There are two main methods available for homeowners to protect their property from termite attack and each has advantages and disadvantages. In this article we look at Termite Barriers versus Termite Baiting Programs.
Firstly, Termite Barriers. Government authorities do not like the term ‘Termite Barriers’ as it seems to imply that the installation of a chemical treated zone will act as a barrier against termites attacking a building. This is not the case. Chemical treated zones do discourage termites from attacking buildings but their primary purpose is to prevent them from gaining unseen access. It is always possible for them to get into a house by coming over or around the treated soil but in order to do so they will have to produce mud tunnels which can be more readily seen.
The installation of a chemical soil treatment can last for a number of years depending on the chemistry of the soil. Even though these products bind to the soil and do not wash out with watering or rain, there are effective life diminishes over time. One of the most commonly used chemicals for this purpose is Termidor Termiticide and the manufacturer claims that its life is up to 8 years. Others are more or less but chemical treatments will always require re-treatment after a period of time in order to remain effective.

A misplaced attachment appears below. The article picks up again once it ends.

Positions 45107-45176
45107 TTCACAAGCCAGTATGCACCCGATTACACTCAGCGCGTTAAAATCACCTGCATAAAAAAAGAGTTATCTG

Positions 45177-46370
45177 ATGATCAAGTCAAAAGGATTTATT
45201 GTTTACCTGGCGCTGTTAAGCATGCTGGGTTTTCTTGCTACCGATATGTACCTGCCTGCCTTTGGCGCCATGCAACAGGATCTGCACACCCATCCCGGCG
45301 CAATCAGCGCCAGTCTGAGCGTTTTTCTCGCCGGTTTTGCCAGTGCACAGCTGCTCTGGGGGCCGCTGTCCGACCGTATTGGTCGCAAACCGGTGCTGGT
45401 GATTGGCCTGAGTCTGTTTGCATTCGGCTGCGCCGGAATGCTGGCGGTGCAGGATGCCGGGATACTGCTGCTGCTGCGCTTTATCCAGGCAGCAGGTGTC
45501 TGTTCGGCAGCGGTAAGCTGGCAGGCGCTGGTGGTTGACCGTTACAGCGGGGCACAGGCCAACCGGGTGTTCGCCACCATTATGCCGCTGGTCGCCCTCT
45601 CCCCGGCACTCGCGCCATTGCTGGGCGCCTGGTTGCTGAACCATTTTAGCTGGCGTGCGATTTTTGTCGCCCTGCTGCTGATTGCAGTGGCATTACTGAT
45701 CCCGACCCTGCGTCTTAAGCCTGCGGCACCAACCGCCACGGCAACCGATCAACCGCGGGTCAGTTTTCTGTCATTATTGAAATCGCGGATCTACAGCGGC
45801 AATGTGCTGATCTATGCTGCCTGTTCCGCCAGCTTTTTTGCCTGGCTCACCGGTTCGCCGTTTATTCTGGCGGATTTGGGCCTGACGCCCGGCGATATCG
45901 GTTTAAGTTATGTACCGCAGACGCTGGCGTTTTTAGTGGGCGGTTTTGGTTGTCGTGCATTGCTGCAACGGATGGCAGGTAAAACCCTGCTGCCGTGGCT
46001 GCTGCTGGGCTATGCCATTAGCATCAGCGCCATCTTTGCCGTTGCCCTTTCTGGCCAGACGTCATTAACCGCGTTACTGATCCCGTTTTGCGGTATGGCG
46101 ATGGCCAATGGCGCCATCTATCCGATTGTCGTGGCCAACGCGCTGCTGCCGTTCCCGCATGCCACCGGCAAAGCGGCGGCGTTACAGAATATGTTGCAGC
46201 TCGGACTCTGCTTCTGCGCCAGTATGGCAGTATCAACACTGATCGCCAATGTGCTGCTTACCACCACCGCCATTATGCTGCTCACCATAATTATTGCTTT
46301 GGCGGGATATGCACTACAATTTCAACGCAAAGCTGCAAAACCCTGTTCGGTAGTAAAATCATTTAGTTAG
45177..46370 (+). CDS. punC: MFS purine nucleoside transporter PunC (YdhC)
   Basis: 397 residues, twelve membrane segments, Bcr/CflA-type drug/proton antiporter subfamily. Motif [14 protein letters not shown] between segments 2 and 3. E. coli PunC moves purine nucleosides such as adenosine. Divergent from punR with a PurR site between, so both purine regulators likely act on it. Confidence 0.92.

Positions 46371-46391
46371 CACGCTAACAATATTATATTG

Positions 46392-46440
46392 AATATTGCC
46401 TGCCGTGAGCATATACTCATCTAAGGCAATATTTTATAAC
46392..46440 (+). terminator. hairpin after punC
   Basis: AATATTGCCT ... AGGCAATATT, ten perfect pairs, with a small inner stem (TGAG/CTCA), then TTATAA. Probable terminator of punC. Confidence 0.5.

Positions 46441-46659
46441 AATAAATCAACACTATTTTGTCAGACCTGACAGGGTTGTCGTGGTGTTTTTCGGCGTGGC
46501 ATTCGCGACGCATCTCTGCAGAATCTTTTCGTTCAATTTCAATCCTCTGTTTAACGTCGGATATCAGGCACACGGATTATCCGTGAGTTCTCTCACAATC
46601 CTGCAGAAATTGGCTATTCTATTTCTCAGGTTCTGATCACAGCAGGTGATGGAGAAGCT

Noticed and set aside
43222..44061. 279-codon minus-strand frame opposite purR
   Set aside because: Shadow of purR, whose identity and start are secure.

These treatments are very successful at protecting buildings from termite attack and they do provide peace of mind. Nevertheless, it must always be remembered that there can be obstructions preventing the perfect application and therefore termites may still gain access. As such regular inspections are essential.
One of the negative aspects of these treatments is that concrete adjacent to external walls must have holes drilled at regular spacings (often as little as 200 mm). Although the holes are filled after treatment they are still visible and many property owners find this unsatisfactory. Furthermore, these treatments do not protect other timber on the property such as fences or retaining walls.
Another disadvantage is that their purpose is not to destroy the termite nests which can have a life of up to 50 years.
Termite Baiting Programs
Termite baiting programs are also very effective in managing termite issues. A number of different products on the market but one is available now which contains rods that attract termites to feed on them, which then contaminates the termite colony with an active ingredient that prevents young termites from developing into adults. This can effectively destroy the nest. The stations can be installed in soil areas only so that no concrete is damaged and they also provide a means of reducing risk to other timber structures on the property such as fences.
A disadvantage is that termite baiting programs do require time to produce results. As such, regular termite inspections are also essential.